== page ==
Just what is the definition of small business? 

That classification can bring alight a burning question when one considers the various rules and parameters that come into play. To illustrate its understanding, the powers that be at the SBA recently updated its white paper, which explains how it establishes, reviews and modifies size standards. 

The lack of general understanding isn’t hard to fathom, as the SBA uses a whopping 102 different size standards; they cover 978 industries and 14 exceptions. Of these, 505 are based on average annual receipts, 483 on the number of employees (one of which also includes barrels per calendar day regarding total refining capacity) and four on average assets.

The revised white paper provides a detailed description of the SBA’s methodology, including the changes from SBA’s 2019 Revised Size Standards Methodology that guided its five-year review of size standards as required by the Small Business Jobs Act of 2010. 

The SBA’s goal is simple: to determine whether its existing small business size standards reflect the current industry structure and Federal market conditions, and revise them if the latest available data suggests that revisions are warranted. Today, it is seeking comments and feedback on the 2023 Revised Methodology which it intends to apply to its forthcoming third five-year review of size standards. 

To offer your perspective, the Revised Methodology is available at www.sba.gov/​size and www.regulations.gov. Note that the comment period closes Friday, Feb. 9. 

$2B biz booster

In another important recent development, the General Services Administration recently issued a memorandum to civilian agencies concerning the new eligibility requirements for Service-Disabled Veteran-Owned Small Business (SDVOSB) set-asides or sole source awards that will boost that market in a big way. 

The new rules are as follows: businesses have to be certified by SBA as an SDVOSB concern, or have to represent as an SDVOSB concern and submit a completed application for SDVOSB certification.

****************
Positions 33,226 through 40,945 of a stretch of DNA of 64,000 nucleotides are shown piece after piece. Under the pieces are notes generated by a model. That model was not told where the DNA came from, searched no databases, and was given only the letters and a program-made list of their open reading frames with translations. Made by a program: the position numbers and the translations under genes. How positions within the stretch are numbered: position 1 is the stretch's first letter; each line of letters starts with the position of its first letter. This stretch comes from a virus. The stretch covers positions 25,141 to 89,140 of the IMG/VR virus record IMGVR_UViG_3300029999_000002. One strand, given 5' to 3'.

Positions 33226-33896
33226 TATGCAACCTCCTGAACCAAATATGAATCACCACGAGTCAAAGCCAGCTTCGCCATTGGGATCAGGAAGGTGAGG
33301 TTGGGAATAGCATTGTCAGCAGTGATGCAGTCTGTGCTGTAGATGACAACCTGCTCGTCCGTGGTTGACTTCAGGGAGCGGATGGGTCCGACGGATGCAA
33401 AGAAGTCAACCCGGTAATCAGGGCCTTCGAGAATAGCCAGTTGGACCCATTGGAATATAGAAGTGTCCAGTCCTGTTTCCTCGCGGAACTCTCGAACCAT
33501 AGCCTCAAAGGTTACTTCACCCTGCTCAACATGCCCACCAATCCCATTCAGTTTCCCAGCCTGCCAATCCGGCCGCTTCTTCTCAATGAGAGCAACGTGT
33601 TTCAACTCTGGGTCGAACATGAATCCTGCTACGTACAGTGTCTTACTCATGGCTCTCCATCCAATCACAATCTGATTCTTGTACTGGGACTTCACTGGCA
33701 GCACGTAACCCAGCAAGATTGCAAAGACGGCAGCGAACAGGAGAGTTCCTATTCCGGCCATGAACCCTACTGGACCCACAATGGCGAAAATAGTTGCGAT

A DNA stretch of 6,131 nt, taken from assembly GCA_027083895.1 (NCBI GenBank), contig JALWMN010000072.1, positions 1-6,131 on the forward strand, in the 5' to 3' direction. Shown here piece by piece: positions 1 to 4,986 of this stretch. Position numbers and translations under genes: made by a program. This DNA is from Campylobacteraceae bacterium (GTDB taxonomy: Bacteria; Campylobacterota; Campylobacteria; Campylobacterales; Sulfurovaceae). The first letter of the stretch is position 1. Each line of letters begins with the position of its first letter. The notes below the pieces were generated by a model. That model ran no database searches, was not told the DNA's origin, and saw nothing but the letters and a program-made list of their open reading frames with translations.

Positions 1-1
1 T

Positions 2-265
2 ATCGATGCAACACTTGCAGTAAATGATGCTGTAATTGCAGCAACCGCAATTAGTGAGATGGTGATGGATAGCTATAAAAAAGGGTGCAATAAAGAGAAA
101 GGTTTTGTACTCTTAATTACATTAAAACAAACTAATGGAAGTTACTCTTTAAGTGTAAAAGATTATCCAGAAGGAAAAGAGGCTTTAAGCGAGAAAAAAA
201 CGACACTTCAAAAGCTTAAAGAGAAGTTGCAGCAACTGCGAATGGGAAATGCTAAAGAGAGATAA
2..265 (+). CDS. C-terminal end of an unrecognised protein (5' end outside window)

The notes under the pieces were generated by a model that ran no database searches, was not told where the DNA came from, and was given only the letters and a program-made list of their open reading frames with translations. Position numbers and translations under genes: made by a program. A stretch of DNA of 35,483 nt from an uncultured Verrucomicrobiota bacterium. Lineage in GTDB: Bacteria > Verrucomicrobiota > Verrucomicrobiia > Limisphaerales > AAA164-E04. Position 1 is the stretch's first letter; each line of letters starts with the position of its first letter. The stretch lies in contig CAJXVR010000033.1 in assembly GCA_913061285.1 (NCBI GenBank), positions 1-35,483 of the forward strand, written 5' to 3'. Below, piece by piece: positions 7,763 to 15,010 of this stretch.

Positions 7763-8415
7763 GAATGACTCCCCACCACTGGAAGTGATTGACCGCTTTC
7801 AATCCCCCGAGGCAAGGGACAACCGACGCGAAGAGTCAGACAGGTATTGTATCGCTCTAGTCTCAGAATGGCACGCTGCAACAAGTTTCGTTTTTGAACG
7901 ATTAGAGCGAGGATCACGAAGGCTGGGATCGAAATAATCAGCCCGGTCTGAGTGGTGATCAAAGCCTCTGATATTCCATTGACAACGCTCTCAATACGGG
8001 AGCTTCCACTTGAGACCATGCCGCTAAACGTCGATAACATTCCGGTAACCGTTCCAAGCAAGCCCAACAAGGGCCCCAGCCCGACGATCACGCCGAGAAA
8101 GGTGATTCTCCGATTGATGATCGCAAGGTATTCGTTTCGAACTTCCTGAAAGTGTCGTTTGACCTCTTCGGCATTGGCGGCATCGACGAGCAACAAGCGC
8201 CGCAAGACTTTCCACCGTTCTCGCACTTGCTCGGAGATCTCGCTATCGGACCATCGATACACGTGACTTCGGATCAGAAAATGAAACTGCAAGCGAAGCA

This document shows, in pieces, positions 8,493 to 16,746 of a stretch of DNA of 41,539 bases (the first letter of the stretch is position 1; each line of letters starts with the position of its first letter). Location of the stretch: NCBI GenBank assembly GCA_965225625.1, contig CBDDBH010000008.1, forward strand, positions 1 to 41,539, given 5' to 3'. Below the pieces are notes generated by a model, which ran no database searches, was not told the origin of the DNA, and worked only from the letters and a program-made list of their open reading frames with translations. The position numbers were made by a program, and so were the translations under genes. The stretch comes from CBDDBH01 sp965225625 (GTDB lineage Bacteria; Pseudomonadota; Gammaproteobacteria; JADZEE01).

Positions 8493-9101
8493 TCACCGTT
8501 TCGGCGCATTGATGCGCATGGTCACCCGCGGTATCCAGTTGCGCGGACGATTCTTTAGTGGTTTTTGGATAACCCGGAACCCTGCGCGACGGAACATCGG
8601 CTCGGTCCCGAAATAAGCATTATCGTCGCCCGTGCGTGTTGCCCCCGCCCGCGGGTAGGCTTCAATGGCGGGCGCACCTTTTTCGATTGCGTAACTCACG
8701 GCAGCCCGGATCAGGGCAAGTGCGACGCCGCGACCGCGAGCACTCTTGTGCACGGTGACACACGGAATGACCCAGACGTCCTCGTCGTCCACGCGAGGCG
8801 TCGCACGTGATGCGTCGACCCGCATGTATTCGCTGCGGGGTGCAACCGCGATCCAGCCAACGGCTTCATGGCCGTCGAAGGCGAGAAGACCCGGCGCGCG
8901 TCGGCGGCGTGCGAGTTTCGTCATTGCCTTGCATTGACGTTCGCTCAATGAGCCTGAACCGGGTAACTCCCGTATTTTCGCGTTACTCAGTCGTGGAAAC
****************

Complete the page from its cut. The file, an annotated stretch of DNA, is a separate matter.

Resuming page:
There are two key takeaways here. First, there is now a 5% goal for all 24 federal agencies working with the SBA-set-aside program, representing a $560 billion market. That’s up from 3%, which represents a growth objective in dollars to veteran-owned companies of more than $2 billion in new contracts. 

Can you imagine the economic impact of that news? In addition, SDVOSBs must now be certified through the SBA instead of self-certified, which will greatly boost the prospects of those businesses that were already SBA-certified, but will eliminate all those only self-certified. 

With that news (and those numbers), you can imagine the elation at the National Veterans Small Business Coalition (NVSBC), an organization that works to bring equity and access to transitioning service members, notably while supporting their entrepreneurial endeavors. The NVSBC had advocated for years that Congress increase the governmentwide goal for awards to SDVOSB to 5%. 

So at the end of 2023, it finally happened. And NVSBC reported the change in the signed version of the National Defense Authorization Act (NDAA) for fiscal 2024. 

With the increase, the updated NDAA also prohibits the government from counting awards to self-certified SDVOSBs toward its prime and subcontracting goals, which closed a major loophole in certification requirements. 

“Our coalition represents the 40,000 Veteran-owned firms across America seeking to do work with the federal government,” said NVSBC Executive Director Scott Jensen. “About 12,000 of these Veteran business owners currently have contracts to provide products or services to federal agencies. Federal agencies contract with SDVOSB firms to support every category of products and services including construction, information technology, home health services, supply chain logistics and janitorial services. SDVOSB firms support every agency in every state and [all 14] U.S. territories.”

The full memorandum is available at www.acquisition.gov/sites/default/files/page_file_uploads/CAAC_Letter_2024-02_Final.pdf.

Gloria Larkin is President and CEO of TargetGov, and a national expert in business development in the government markets. Email [email protected], visit www.targetgov.com or call toll-free 1-866-579-1346 x 325 for more information.